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Macro comment: US GDP

What are we talking about? The US economy was expected to grow in 1Q22. Instead it shrank, according to data from last week. That seems worth digging into

What did we see? The Bloomberg consensus expected 1% GDP growth in 1Q22 (annualised quarter-on-quarter). The report came in at -1.4%. A lot of that was down to net exports – where export growth came in weaker than expected. But we also saw private consumption growth come in weaker than expected (2.7% vs 3.5% expected). On the inflation side, we saw the PCE deflator (a popular metric for the Fed) come in at 5.2% vs 5.5% expected, but the GDP price index was higher than forecasts. Our preliminary conclusion was that maybe we’re already beginning to see signs of a slowing economy, albeit from pretty robust levels.

What about the market reaction? You shouldn’t say too much about the immediate market reaction to a single data release, but it was interesting to see that financial markets, in aggregate, didn’t react particularly aggressively on the day. Bond yields generally rose, despite weaker data. The dollar didn’t sell off – in contrast, for instance, to the reaction of sterling to weaker retail sales data. One conclusion might be that the Fed has already made its collective decision on tightening, as we’ll see this week, and short-term data releases won’t change that. Expectations for the tightening cycle didn’t move very much either (see chart below) – maybe you could say that expectations for rate hikes in 2023 have come down very slightly over the past few days, but it’s a stretch.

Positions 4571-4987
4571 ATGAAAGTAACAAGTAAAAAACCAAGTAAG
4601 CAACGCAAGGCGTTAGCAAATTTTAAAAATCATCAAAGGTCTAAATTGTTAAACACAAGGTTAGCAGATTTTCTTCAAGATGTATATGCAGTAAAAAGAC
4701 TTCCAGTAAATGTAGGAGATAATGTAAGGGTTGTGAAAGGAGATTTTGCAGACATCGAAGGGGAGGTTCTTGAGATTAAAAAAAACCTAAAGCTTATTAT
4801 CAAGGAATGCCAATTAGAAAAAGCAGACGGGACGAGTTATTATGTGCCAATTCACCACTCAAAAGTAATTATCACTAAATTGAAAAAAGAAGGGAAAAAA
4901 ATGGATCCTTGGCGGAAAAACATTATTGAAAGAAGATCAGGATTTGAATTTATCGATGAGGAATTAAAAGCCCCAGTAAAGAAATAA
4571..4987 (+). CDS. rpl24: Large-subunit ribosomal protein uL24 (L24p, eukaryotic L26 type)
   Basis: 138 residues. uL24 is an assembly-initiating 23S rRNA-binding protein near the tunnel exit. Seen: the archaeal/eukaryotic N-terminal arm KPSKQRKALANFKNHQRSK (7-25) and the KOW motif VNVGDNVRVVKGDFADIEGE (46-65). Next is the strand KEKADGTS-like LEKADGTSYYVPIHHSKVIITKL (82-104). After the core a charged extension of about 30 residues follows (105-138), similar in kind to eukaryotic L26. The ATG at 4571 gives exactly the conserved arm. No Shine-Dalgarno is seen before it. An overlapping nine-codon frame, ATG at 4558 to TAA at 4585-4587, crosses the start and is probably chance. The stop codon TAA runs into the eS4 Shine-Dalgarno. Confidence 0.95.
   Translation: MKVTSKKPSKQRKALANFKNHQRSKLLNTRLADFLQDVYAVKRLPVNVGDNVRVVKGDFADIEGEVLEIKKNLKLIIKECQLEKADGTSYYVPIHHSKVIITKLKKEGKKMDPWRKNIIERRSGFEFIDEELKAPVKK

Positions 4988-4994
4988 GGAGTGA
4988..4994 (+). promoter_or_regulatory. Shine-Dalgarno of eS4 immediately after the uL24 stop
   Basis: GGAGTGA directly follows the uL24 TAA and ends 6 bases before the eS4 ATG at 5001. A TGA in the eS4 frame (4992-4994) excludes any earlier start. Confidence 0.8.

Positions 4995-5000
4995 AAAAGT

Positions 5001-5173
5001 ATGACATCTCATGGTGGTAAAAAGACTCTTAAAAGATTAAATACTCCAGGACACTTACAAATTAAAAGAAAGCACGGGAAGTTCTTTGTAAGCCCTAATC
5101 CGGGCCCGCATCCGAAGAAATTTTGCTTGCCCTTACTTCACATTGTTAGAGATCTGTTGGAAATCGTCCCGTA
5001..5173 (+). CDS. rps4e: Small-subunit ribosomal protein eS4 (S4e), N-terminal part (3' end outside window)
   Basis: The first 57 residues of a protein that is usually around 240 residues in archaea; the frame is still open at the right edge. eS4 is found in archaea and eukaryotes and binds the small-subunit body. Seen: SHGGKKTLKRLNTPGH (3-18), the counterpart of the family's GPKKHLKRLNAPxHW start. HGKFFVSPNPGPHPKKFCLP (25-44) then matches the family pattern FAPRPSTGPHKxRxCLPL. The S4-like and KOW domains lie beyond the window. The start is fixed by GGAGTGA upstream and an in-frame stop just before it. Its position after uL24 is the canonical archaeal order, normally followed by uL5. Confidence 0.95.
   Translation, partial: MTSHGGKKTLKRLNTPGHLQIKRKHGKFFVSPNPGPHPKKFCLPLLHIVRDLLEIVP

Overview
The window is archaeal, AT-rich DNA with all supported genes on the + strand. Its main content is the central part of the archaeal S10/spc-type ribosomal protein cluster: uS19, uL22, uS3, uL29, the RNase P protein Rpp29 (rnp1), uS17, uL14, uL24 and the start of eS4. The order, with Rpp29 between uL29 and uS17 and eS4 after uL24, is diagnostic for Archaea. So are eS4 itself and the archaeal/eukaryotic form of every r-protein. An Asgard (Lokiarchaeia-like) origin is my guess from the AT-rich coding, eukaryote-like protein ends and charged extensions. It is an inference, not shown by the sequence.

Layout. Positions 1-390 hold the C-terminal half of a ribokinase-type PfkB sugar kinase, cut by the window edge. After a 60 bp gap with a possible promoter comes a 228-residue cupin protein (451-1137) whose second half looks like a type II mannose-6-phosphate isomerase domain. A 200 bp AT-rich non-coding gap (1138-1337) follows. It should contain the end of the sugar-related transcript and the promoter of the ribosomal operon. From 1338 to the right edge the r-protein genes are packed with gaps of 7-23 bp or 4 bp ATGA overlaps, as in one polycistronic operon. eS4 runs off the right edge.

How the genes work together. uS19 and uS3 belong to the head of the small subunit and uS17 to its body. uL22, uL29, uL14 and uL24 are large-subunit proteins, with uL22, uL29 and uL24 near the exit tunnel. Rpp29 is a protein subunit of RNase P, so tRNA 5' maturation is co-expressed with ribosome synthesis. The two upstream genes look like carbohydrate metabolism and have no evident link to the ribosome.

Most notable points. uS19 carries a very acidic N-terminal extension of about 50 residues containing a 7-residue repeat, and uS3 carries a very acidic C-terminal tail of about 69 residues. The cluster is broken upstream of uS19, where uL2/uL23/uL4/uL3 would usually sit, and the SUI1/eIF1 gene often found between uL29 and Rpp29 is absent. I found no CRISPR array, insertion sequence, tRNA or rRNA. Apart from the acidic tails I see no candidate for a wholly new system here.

Where does this get us? The Investment Committee spent some time this week discussing inflation. We think that we’re beginning to see signs of weaker macro and potentially the start of an inflation slowdown – and some parts of this GDP release would support that view. It’s very early days, and it’s largely expected by financial markets, but slower inflation could bring some welcome relief to consumers and to financial markets.

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Written by Richard Flax

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Richard is the Chief Investment Officer at Moneyfarm. He joined the company in 2016. He is responsible for all aspects of portfolio management and portfolio construction. Prior to joining Moneyfarm, Richard worked in London as an equity analyst and portfolio manager at PIMCO and Goldman Sachs Asset Management, and as a fixed income analyst at Fleming Asset Management. Richard began his career in finance in the mid-1990s in the global economics team at Morgan Stanley in New York. He has a BA from Cambridge University in History, an MA from Johns Hopkins University in International Relations and Economics, and an MBA from Columbia University Graduate School of Business. He is a CFA charterholder.

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